I saw a documentary recently about the son of Kirk Smalley, 11 year old Ty,  a boy who was repeatedly harassed at school for two years because of his size.  I realize “bullying” has become a frequent topic of conversation these days and some may be tired of hearing about it…but I couldn’t ignore this story.  When Ty retaliated one day by fighting back he was suspended.  That’s when Ty, a week before he was to complete the 6th grade, decided to take his own life.  That tragedy changed the course of Kirk’s life.  Kirk Smalley’s mission is to go from school to school to tell his son’s story. He calls it “Stand for the Silent.”  He reminds students that bystanders witness 85% of the bullying in schools, but only intervene in 10% of the cases.   At one point he asked, “How many of you have been bullied?”  Many hands went up.  Kirk said to them, “I love you.  You are somebody.”  Then he asked a different question, “How many of you are bullies?”  One boy with his head bowed dared to raise his hand in that auditorium,dared to raise his hand before a man whose son lost all hope because of a bully like him.  Kirk looked at him in the eyes, and then said, “I love you.  You are somebody.”   I think Kirk knew that more than anything, that’s the message that boy and all those children, needed to hear.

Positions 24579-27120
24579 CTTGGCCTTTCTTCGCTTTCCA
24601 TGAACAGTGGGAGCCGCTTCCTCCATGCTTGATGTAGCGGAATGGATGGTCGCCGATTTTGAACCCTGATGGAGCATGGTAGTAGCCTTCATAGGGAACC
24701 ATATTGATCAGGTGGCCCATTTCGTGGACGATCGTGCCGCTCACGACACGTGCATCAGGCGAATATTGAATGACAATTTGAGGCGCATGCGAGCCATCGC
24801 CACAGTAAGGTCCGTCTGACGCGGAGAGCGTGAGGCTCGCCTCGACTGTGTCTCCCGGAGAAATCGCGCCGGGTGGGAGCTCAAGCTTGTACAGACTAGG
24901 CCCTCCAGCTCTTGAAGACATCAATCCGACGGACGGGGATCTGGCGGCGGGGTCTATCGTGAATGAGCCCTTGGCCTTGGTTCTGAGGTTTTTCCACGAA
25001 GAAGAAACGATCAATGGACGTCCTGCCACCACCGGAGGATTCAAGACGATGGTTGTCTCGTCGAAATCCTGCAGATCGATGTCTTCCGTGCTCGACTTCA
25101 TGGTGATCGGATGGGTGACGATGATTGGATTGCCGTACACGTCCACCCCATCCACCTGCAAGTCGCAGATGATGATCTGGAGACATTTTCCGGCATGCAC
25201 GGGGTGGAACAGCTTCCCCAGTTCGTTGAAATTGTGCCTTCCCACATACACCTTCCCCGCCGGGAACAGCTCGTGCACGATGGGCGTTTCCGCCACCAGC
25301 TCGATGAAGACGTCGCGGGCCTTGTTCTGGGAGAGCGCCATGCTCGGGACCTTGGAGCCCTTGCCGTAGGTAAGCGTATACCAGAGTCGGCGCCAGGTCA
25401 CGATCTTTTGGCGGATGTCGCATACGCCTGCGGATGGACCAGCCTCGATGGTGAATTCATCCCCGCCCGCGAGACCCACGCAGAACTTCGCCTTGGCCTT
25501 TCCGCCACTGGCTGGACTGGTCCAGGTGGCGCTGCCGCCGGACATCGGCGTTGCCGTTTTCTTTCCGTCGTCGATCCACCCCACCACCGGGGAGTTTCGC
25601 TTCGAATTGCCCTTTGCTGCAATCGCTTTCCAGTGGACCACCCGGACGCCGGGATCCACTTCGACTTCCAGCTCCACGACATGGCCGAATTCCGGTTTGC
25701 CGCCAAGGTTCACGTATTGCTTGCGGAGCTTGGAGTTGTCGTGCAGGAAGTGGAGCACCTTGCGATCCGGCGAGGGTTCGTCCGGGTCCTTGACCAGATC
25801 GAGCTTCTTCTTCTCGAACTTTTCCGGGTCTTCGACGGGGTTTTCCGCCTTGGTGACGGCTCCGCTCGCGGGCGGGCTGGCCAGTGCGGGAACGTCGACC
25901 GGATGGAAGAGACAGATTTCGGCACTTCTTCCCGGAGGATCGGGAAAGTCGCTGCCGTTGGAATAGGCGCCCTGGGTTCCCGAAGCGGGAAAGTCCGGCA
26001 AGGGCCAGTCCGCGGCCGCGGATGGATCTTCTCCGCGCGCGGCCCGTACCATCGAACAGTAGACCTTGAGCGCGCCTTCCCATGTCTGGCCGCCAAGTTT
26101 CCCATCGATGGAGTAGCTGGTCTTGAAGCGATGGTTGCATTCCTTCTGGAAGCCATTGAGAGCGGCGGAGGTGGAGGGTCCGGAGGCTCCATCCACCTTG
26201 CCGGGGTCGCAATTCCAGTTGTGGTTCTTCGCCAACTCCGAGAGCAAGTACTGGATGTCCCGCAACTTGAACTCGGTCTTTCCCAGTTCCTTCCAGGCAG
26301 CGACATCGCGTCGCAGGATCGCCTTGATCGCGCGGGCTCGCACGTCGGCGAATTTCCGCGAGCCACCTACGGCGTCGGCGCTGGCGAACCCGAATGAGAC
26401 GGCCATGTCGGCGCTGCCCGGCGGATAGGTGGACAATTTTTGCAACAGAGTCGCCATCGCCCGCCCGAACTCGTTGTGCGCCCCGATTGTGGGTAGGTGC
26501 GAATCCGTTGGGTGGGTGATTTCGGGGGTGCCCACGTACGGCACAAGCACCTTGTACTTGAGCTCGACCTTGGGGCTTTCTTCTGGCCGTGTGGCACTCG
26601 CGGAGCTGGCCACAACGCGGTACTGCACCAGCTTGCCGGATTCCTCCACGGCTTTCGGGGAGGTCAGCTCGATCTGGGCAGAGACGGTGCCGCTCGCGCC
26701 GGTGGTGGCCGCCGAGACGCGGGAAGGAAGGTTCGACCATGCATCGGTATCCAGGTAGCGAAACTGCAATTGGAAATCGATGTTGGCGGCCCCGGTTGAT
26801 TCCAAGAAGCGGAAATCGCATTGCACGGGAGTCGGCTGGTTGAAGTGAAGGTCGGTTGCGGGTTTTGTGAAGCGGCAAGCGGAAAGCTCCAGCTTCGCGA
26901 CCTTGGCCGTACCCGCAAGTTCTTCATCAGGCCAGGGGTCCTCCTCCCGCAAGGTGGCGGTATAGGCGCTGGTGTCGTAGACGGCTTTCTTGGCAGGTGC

When you and I say, “I love you, I welcome you, and I invite you to join me in following Jesus” it makes God’s love real, even to someone who has felt abandoned by God and by others…because it is the power of God’s grace and the message of his forgiveness that we need most.  It is the love of God that is able to draw us away from self-hatred and despair; and give us courage to love ourselves, love the unloved, and touch the untouchable. Here and now, our Lord who knew what it was to be “despised and rejected by others” invites us to receive the signs of his sacrifice for our sin and shame, and the power to touch others, no matter how untouchable, as he has touched us.

Lamb of God, as You have loved us, so may we love one another - especially those who feel forsaken, outcast, or oppressed by others.  By the power of Your Holy Spirit, we want to bless those who bear the burden of loneliness, grief, affliction, or unconfessed sin, who are tired of praying, asking, or waiting. May they know by our love that You have not forgotten them, that You are compassionate and gracious, and that they can come to You confidently.  As You reached out to touch the man with leprosy, help us to draw near to those who hurt with Your healing hands…hands that were stretched out upon the cross to bear our sin and shame, to take up our infirmities, and to carry our sorrows (Isaiah 53). Amen!